Yes, But He’s Our Nebbish


Somewhere on the Upper East Side a man sits before an electric typewriter, seemingly impervious to both gossip and new technologies, warily eyeing the cranes poised like vultures over his beloved skyline, but relentlessly pecking out one script per year. The fruits of this labor, 28 films from a career spanning some four decades, are screening at Film Forum over the next three weeks. Why go home when you can spend the holidays with Woody Allen in an orgy of melancholic, angst-ridden self-recrimination?

That someone I had a crush on when I was 12 years old is now 71 is itself cause for consternation. Were my affections misplaced? Over time, like many exes, he has disappointed; the personal foibles of this very public patient must have sent a collective shudder through the ranks of the New York Psychoanalytic. In fact, living in this city, it’s hard to measure his achievements as a filmmaker. This partial retrospective provides a much needed corrective.

He was born Allen Konigsberg in Flatbush, Brooklyn, in 1935. But how can mere facts compare with the fictional biography his alter ego, Alvy Singer, offers in the brilliant opening moments of
Annie Hall (1977), with our hero a delinquent schoolboy in dark-rimmed glasses? Alvy tells us he was thrown out of NYU for cheating on his metaphysics final. (“I looked into the soul of the guy sitting next to me.”) Allen dropped out after his first year, and began writing for television.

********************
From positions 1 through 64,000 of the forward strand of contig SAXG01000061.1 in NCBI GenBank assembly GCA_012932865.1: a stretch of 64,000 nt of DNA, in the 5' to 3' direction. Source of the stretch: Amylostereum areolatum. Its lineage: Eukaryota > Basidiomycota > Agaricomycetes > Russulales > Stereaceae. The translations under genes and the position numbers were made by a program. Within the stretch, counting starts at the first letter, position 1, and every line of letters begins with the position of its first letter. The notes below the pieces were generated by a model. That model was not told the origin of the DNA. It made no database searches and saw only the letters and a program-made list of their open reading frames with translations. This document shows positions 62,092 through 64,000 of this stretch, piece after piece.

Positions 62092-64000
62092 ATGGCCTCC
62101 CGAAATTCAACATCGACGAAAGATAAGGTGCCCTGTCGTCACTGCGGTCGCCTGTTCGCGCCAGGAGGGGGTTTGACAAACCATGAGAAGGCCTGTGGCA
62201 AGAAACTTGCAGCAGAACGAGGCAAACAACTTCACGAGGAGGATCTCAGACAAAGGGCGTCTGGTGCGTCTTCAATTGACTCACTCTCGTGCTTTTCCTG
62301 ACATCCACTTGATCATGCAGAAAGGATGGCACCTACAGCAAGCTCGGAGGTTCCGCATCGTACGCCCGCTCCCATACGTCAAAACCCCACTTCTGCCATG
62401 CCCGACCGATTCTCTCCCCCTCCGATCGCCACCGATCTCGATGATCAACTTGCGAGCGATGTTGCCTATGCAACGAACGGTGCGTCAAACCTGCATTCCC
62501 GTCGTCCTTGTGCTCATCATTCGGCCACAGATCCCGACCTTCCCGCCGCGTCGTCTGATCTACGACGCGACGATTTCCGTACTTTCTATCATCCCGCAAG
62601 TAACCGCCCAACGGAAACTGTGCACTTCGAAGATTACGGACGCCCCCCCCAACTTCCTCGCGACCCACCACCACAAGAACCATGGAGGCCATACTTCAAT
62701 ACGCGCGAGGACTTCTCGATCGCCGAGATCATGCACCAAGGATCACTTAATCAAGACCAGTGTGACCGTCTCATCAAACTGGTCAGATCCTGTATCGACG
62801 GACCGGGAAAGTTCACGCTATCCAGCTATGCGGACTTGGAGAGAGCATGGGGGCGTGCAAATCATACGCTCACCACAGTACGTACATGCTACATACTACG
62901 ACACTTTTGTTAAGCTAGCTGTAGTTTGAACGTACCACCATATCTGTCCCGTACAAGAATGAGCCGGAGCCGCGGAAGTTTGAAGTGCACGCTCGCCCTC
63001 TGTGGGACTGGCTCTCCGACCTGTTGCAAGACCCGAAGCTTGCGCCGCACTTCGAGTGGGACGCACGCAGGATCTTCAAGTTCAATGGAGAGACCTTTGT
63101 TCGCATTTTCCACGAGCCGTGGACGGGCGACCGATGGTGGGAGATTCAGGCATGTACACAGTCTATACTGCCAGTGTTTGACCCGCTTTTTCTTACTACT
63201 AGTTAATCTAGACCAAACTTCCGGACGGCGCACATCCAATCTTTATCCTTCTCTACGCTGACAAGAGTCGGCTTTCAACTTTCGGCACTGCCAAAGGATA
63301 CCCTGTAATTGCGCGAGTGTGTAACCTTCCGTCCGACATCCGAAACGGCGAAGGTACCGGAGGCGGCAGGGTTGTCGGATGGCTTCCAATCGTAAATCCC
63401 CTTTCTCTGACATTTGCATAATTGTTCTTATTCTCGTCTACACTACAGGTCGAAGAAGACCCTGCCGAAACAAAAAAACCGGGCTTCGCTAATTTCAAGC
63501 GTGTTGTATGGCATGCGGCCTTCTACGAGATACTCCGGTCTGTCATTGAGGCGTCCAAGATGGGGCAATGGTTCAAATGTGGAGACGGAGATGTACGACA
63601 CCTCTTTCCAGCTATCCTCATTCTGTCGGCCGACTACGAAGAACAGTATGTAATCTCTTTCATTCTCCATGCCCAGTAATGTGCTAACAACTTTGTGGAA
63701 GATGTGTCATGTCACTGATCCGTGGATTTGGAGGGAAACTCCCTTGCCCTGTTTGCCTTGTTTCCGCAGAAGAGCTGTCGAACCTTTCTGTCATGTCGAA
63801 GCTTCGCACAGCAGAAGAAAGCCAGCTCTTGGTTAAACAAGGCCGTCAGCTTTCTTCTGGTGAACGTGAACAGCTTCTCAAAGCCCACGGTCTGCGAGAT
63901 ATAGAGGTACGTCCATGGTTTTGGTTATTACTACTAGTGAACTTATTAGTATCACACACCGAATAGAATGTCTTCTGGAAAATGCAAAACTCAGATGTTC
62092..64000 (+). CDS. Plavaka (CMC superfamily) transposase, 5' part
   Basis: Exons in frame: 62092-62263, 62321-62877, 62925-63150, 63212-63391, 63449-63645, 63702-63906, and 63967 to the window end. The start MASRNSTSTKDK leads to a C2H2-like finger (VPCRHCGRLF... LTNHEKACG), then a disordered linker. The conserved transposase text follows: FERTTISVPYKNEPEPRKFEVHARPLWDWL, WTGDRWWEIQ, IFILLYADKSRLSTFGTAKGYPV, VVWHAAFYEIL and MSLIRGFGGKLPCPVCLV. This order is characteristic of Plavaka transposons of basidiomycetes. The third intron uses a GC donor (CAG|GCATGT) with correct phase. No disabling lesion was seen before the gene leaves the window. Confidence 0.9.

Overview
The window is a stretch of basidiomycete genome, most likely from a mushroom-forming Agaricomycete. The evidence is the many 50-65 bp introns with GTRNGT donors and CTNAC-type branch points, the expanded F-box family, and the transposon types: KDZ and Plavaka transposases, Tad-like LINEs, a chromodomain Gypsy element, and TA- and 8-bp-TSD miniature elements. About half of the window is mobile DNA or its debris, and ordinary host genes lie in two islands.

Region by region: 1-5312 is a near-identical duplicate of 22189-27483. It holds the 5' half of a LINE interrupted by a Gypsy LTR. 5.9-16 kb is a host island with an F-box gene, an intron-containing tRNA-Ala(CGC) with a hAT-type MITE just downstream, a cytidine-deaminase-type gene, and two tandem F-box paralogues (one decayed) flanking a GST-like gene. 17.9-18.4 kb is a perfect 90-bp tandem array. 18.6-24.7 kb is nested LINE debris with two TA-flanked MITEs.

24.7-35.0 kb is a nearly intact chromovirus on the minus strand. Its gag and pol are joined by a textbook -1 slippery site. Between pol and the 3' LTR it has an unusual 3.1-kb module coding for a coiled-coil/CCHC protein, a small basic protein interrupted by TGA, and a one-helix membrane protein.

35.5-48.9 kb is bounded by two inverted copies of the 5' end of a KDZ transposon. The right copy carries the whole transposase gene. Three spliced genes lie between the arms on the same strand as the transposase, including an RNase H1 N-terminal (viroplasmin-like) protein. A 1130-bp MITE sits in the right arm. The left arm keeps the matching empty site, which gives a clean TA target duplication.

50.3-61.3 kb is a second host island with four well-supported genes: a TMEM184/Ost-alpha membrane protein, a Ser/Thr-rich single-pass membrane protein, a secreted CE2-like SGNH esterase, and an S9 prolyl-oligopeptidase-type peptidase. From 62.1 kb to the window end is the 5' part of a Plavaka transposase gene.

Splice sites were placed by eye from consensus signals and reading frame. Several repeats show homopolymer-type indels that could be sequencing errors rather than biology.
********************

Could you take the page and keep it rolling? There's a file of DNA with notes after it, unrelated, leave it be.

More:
Annie Hall, still astonishingly lyrical and fresh, set the template for what was to follow: the self-involved, terminally witty nebbish (played by the writer-director) and his love interest, an endearingly ditzy and fetching female (Diane Keaton), just blurry enough around the edges to be eternally tantalizing. The near-confusion of fantasy and reality transforms psychological symptom into cinematic technique; it’s the tic of an artist whose deepest love is for his creations.

This was Allen when the fever grip of neurosis hadn’t yet threatened to harden into rigor mortis, when the transformative promise of love could still be regretted once lost. If there was a whiff of misogyny to his hapless couplings, it was subsumed within a broader existential crisis, as if Samuel Beckett had tried Internet dating and written about it.

Time would change that. In Deconstructing Harry (1997), the dazzling humor emerges from a psychological landscape so bleak you have to enter Billy Crystal’s hell to find a bit of forgiveness. Allen plays Harry Block, a writer in the midst of a creative crisis, whose ex-wives and former therapists (overlapping categories) hate him, and with good reason: He had a hand in their suffering, and he mined it for his art. In a series of vignettes, the characters from his stories come back to illuminate, harangue, and ultimately applaud him, but they cannot relieve the narcissist’s desperate suffocation.

If, like Picasso, Allen’s muses have set the tone for his art—the zany Louise Lasser (his second wife) in early madcap comedies like Bananas (1971); Hollywood royalty Mia Farrow for perfectly realized, cinephilic period pieces like The Purple Rose of Cairo (1985)—it is with Keaton that he has touched the deepest chords of tenderness and empathy. Take Manhattan (1979); when the sun finally came up on their characters, seated on a bench by the East River after a chance encounter at MOMA and a marathon night of conversation, you were happy just to be with them, in a time and place you could call your own.